The slab has already been cooked, so searing is simply for enhanced appearance and added texture.

Prepare the oven for the searing by preheating it to its maximum temperature for at least 20 to 30 minutes.

Remove the foil, and place the slab back into the preheated oven. The extreme heat will crisp the outer side of the slab.

ADVERTISEMENT - CONTINUE READING BELOW

Pull the meat out when you see it's browned enough, Around eight minutes should be sufficient to achieve this.

8. SERVE
Since the roast is already rested, you can slice and serve immediately. Get a properly-sharp carving knife and slice on demand (don't pre-slice the meat!). Some of your guests may prefer elegant thin slices, while others may want the "yabadabadoo" cut with the bone intact.

You can serve your masterpiece with whatever side dishes you want, just make sure the au jus is piping hot.

9. ENJOY!
Note that resting (the time between roasting and searing) can be stretched. In fact, in our experience, the longer the rest time, the better the meat tastes. Resting can even be for a few hours. This means you can start roasting at lunch time (if you're serving for dinner). Just allocate around 40 minutes before serving, so you can preheat the oven for 30 minutes and sear for another eight minutes.

ADVERTISEMENT - CONTINUE READING BELOW

Oh, if you have guests who do not like to see pink meat, have a cast iron skillet handy for browning. Otherwise, offer them the chicken.

Last tip: if there's any meat left, wrap the leftover roast in cling wrap and store in the chiller so that you can make fantastic cold roast beef sandwiches for the rest of the week.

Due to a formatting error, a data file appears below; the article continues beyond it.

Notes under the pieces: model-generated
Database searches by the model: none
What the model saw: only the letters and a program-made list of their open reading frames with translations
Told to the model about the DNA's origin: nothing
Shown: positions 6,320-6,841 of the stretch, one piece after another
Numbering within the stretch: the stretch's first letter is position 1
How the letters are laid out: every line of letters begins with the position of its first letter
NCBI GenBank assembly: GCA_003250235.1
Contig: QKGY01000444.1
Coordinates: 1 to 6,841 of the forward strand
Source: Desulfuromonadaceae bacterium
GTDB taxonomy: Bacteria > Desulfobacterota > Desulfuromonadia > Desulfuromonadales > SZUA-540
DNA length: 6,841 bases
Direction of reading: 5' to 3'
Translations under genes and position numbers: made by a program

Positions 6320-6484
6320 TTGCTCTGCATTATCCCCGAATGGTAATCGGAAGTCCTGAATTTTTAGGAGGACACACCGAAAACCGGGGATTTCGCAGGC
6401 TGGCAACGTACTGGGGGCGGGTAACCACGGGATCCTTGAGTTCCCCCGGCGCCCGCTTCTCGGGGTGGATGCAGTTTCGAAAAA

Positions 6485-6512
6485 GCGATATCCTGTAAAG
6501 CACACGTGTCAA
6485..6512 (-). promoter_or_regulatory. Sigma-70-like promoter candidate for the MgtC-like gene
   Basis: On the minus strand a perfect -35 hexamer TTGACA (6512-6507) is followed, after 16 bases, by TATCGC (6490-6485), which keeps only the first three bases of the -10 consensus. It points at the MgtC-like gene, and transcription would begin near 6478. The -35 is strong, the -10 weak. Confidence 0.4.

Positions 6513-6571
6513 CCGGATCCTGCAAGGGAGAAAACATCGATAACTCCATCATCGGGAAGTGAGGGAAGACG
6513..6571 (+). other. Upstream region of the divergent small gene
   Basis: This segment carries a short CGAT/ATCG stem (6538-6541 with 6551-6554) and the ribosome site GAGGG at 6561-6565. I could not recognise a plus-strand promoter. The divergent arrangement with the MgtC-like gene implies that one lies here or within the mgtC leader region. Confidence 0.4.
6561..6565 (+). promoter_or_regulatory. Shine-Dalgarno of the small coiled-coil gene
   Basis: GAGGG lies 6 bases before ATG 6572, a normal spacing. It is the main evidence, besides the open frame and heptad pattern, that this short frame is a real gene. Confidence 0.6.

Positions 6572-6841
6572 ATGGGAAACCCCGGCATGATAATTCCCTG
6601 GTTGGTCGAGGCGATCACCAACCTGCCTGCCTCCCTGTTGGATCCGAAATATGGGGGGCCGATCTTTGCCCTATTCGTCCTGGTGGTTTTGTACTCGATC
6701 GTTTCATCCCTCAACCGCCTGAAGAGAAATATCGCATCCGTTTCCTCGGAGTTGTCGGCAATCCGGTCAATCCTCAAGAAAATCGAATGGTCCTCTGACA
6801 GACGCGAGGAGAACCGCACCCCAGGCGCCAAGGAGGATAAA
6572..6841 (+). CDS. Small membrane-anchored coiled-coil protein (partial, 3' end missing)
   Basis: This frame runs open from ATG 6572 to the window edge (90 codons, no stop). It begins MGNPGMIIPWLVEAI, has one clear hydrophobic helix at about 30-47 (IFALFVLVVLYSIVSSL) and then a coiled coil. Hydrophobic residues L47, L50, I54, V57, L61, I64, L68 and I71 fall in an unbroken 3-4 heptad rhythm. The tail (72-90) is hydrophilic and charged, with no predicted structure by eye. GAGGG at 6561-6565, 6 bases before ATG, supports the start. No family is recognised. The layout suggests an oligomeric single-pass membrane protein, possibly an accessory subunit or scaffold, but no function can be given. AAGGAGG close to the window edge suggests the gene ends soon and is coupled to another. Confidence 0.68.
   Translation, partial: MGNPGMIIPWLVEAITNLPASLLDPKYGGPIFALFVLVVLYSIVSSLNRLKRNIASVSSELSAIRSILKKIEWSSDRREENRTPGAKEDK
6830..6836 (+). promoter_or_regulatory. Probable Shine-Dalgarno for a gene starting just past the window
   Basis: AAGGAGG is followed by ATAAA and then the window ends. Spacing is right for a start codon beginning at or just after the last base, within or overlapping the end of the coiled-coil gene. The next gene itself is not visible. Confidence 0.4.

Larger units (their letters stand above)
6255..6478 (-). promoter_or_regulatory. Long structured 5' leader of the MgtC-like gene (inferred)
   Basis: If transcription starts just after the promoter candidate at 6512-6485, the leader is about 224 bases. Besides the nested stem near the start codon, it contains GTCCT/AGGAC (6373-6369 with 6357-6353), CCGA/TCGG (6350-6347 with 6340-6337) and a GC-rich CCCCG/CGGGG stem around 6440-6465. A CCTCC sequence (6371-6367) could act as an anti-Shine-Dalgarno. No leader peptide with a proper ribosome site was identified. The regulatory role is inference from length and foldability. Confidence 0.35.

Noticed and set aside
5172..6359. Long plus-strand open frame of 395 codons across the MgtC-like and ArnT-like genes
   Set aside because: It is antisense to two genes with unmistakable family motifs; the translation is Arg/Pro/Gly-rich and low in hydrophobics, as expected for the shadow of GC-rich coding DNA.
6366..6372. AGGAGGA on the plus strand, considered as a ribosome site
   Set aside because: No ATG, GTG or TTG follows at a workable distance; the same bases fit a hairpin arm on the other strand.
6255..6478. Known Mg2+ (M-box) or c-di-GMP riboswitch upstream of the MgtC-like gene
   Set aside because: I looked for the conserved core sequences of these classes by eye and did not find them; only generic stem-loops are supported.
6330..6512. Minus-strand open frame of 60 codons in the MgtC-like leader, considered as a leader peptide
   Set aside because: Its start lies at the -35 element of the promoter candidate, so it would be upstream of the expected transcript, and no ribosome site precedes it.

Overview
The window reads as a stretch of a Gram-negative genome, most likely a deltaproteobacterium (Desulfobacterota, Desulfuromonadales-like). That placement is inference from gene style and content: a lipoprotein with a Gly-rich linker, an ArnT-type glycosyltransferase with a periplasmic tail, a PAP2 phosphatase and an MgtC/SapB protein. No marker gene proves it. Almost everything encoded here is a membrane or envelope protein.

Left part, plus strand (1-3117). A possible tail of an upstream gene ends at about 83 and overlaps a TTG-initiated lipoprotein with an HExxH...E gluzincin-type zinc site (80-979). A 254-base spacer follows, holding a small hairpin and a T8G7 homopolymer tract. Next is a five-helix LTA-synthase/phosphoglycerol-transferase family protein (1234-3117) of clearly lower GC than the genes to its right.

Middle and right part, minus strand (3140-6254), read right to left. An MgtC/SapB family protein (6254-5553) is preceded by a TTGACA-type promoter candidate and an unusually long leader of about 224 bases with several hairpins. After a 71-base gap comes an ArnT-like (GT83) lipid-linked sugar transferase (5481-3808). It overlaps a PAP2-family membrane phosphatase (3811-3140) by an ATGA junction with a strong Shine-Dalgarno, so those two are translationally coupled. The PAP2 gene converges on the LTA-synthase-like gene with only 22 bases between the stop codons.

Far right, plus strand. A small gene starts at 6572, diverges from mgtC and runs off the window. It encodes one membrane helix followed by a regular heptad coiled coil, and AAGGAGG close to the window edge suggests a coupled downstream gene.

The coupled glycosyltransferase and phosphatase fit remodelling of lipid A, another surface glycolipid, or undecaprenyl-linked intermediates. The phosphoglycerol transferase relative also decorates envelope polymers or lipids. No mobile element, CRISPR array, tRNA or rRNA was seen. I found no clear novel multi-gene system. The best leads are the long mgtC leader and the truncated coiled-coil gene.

If all of this is too much for you, then give us a call and order the slab of Prime Rib at least 10 days in advance. We can roast at Elbert’s Steak Room in Makati or Elbert’s Sandwiches in Alabang.

Elbert's Steak Room, 3/F Saguittarius Building III, 111 H.V. de la Costa, Salcedo Village, Makati, 519.8665; Elbert's Sandwiches G/F The Commerce Center, Filinvest Avenue, Muntinlupa City, 519.5943.

A photo posted by ahortaleza (@ahortaleza) on

Comments
View More Articles About:
Recommended Videos
About The Author
Hannah Lazatin
Features Editor
Hannah is originally from Pampanga and from a big, close-knit family who likes to find a reason to get together at the dinner table. Experiences inspire her. “Once, at a restaurant, I received an interpretation of my second name ‘Celina,’ and it meant 'someone who tries everything once' and that is me through and through,” she says. As for the job, she wants her “readers to be inspired by the stories of the people we feature and to move them to reach for greater things.”
View Other Articles From Hannah
Comments
Latest Stories
 
Share
The ideal way to escape this country’s scorching heat.
 
Share
These stylish sweaters will definitely give you something to be thankful for.
 
Share
A cheat sheet to the 56 galleries from 13 different countries showing at the premier design fair this weekend.
 
Share
Hong Kong’s biggest givers gather to help the Philippines’ marginalized communities.
 
Share
‘His and hers’ watches that will stand the test of time.
 
Share
Ahead of a very Lynchian art exhibit, the Twin Peaks filmmaker tells T&C he wants to spend more time designing lamps and sculpture.
 
Share
The British monarch isn't letting a small thing like age keep her from living her life.
 
Share
 
Share
These beauty advent calendars are the ideal gift for makeup, skin, and hair product lovers.
 
Share
For all its loaded dialogues and stunning imagery, The Two Popes deserves the undivided attention of its audience.
Load More Articles
CONNECT WITH US